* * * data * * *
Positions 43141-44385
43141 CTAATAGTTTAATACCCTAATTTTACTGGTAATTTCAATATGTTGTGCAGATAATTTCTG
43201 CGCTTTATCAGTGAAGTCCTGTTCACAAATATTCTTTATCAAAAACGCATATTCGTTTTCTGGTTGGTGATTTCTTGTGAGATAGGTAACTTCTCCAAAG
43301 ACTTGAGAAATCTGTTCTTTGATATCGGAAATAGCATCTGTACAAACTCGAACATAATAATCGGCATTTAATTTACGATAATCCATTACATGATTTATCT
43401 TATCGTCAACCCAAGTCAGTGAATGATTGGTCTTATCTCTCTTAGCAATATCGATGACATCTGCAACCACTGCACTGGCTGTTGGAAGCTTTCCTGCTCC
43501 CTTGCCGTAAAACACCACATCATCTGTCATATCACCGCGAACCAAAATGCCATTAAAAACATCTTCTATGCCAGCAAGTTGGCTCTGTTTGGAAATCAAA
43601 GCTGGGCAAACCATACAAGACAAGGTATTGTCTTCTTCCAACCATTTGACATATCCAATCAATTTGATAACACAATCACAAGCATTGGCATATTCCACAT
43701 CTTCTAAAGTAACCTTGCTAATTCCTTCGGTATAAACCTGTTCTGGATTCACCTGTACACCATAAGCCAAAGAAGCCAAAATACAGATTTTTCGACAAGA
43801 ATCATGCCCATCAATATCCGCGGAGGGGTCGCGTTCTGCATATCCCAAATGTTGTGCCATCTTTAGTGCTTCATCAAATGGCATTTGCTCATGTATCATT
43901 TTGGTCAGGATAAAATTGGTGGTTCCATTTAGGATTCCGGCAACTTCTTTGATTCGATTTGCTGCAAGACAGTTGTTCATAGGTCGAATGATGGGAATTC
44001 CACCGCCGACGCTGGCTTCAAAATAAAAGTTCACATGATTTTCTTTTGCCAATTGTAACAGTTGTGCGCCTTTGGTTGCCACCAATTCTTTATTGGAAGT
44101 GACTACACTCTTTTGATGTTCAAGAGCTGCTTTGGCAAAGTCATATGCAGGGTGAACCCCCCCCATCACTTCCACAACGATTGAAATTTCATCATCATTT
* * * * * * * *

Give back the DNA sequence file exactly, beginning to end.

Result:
Positions 43141-44385
43141 CTAATAGTTTAATACCCTAATTTTACTGGTAATTTCAATATGTTGTGCAGATAATTTCTG
43201 CGCTTTATCAGTGAAGTCCTGTTCACAAATATTCTTTATCAAAAACGCATATTCGTTTTCTGGTTGGTGATTTCTTGTGAGATAGGTAACTTCTCCAAAG
43301 ACTTGAGAAATCTGTTCTTTGATATCGGAAATAGCATCTGTACAAACTCGAACATAATAATCGGCATTTAATTTACGATAATCCATTACATGATTTATCT
43401 TATCGTCAACCCAAGTCAGTGAATGATTGGTCTTATCTCTCTTAGCAATATCGATGACATCTGCAACCACTGCACTGGCTGTTGGAAGCTTTCCTGCTCC
43501 CTTGCCGTAAAACACCACATCATCTGTCATATCACCGCGAACCAAAATGCCATTAAAAACATCTTCTATGCCAGCAAGTTGGCTCTGTTTGGAAATCAAA
43601 GCTGGGCAAACCATACAAGACAAGGTATTGTCTTCTTCCAACCATTTGACATATCCAATCAATTTGATAACACAATCACAAGCATTGGCATATTCCACAT
43701 CTTCTAAAGTAACCTTGCTAATTCCTTCGGTATAAACCTGTTCTGGATTCACCTGTACACCATAAGCCAAAGAAGCCAAAATACAGATTTTTCGACAAGA
43801 ATCATGCCCATCAATATCCGCGGAGGGGTCGCGTTCTGCATATCCCAAATGTTGTGCCATCTTTAGTGCTTCATCAAATGGCATTTGCTCATGTATCATT
43901 TTGGTCAGGATAAAATTGGTGGTTCCATTTAGGATTCCGGCAACTTCTTTGATTCGATTTGCTGCAAGACAGTTGTTCATAGGTCGAATGATGGGAATTC
44001 CACCGCCGACGCTGGCTTCAAAATAAAAGTTCACATGATTTTCTTTTGCCAATTGTAACAGTTGTGCGCCTTTGGTTGCCACCAATTCTTTATTGGAAGT
44101 GACTACACTCTTTTGATGTTCAAGAGCTGCTTTGGCAAAGTCATATGCAGGGTGAACCCCCCCCATCACTTCCACAACGATTGAAATTTCATCATCATTT